Chapter 4: Interpretation
Edward F. Chiburis, Ming-Ren Hong, John P. Castagna, Charles J. Sicking, Jose Regueiro, K. H. Wrolstad, Robert Estill, 1993. "Interpretation", Offset-Dependent Reflectivity–Theory and Practice of AVO Analysis, John P. Castagna, Milo M. Backus
Download citation file:
The past several years have seen steps taken in the application of amplitude variation with offset (AVO) techniques to prestack reflection data. These steps were obviously prompted by an attempt to exploit information contained in the additional dimension and by knowing the theoretic amplitude changes which can occur due to different lithologies and contained fluids. Offsets of 2000 m for both land and marine programs provide sufficient sampling to detect AVO changes, which may be related to change in formation properties. Regardless of source-and receiver-array attenuation effects and of the use of vertical-component receivers on land, the offset dimension can provide more significant information relevant to reservoir and stratigraphic properties than is usually appreciated.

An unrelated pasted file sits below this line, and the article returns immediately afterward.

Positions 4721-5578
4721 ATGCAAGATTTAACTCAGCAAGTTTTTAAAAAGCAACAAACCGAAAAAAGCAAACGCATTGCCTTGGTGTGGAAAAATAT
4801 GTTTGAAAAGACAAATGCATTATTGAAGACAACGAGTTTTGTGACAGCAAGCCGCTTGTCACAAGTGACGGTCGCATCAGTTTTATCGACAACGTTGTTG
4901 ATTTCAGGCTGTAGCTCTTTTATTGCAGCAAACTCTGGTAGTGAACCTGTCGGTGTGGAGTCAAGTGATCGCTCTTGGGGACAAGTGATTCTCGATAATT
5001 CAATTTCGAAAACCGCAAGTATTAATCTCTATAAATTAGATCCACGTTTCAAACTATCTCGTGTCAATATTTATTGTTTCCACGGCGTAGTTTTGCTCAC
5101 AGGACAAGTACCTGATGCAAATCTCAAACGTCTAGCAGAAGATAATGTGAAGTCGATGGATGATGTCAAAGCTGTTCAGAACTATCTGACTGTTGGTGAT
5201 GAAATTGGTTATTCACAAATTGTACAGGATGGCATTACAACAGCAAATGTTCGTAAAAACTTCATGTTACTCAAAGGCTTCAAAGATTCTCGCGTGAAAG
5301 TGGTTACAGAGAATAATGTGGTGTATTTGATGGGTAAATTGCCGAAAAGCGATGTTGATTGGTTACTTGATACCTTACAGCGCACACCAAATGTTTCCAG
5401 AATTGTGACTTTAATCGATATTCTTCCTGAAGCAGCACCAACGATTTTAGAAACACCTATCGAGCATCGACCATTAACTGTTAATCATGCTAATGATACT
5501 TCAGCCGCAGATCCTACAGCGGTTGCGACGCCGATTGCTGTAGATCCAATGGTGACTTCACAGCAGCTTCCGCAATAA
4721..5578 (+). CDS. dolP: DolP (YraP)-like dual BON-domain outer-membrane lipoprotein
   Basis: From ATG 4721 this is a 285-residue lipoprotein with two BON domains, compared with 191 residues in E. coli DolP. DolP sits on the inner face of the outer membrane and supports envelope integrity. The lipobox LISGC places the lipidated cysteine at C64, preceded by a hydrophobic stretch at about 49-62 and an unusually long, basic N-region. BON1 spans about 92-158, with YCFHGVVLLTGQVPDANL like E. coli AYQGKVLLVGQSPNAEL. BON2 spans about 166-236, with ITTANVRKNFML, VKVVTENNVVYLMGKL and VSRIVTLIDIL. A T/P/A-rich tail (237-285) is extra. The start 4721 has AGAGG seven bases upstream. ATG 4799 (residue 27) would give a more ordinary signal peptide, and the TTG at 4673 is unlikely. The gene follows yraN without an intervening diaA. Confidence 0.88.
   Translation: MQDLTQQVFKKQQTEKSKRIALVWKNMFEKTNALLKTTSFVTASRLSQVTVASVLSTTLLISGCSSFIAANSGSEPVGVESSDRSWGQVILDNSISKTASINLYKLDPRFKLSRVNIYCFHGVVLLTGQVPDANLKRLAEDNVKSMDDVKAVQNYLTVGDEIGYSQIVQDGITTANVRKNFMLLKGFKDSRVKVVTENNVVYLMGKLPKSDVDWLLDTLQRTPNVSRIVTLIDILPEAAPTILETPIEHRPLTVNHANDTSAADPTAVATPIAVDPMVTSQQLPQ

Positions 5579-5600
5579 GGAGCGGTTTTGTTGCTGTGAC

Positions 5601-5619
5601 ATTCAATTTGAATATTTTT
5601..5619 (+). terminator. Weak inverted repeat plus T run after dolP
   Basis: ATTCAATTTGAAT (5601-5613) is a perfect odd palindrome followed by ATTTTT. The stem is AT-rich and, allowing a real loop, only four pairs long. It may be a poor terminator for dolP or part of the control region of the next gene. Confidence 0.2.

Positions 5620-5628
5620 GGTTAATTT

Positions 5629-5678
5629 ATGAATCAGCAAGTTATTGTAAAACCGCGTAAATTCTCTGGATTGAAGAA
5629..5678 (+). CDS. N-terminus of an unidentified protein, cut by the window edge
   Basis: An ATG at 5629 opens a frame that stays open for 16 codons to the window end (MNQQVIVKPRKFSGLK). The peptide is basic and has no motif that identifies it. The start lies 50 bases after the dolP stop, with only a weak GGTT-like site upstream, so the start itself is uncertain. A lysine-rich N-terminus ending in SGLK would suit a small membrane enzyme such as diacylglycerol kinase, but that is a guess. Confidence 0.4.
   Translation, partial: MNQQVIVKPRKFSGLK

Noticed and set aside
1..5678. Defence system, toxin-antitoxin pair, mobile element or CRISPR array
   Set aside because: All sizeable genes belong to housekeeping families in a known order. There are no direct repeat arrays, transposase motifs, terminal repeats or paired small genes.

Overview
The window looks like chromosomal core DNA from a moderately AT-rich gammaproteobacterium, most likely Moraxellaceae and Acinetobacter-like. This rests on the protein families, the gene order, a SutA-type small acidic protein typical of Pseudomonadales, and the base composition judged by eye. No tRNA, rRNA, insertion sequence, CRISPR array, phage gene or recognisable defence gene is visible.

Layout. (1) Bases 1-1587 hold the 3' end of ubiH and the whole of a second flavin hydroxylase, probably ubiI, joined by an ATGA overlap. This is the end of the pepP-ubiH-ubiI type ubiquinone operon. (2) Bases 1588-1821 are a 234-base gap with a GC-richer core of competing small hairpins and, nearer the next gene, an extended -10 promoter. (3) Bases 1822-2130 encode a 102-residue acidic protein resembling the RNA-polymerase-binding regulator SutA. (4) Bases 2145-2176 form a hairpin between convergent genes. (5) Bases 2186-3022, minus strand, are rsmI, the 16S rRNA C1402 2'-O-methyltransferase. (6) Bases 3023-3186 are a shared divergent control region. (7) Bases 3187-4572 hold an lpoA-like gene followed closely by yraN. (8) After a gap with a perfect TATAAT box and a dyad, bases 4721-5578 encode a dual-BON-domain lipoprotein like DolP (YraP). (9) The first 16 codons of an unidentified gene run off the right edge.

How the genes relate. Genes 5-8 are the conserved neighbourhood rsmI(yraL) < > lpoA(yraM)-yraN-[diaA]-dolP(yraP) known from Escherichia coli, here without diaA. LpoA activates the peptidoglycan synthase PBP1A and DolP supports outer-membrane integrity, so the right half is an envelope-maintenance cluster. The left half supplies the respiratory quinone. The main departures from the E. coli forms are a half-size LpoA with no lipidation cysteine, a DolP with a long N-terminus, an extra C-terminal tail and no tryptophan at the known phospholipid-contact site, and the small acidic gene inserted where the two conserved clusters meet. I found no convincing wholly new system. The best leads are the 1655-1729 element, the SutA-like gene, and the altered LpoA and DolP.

Figures & Tables
“The P-wave reflection coefficient at an interface separating two media is known to vary with angle of incidence. The manner in which it varies is strongly affected by the relative values of Poisson’s ratio of the two media. For moderate angles of incidence, the relative change in reflection coefficient is particularly significant when Poisson’s ratio differs greatly between the two media.
Theory and laboratory measurements indicate that gas sands tend to exhibit abnormally low Poisson’s ratios. Embedding a low velocity gas sand into sediments having ‘normal’ Poisson’s ratios should result in an increase in reflected P-wave energy with angle of incidence. This phenomenon has been observed on conventional seismic data recorded over known gas sands.”
With these words, W. J. Ostrander ushered in a new era in seismic interpretation. Although many workers were aggressively moving forward with amplitude variation with offset (AVO) analysis before 1982, Ostrander’s presentation at the 52nd Annual International Meeting of the Society of Exploration Geophysicists popularized the concept as an exploration tool. The presentation proved to be a precursor to the avalanche of literature on the subject which has appeared during the past decade.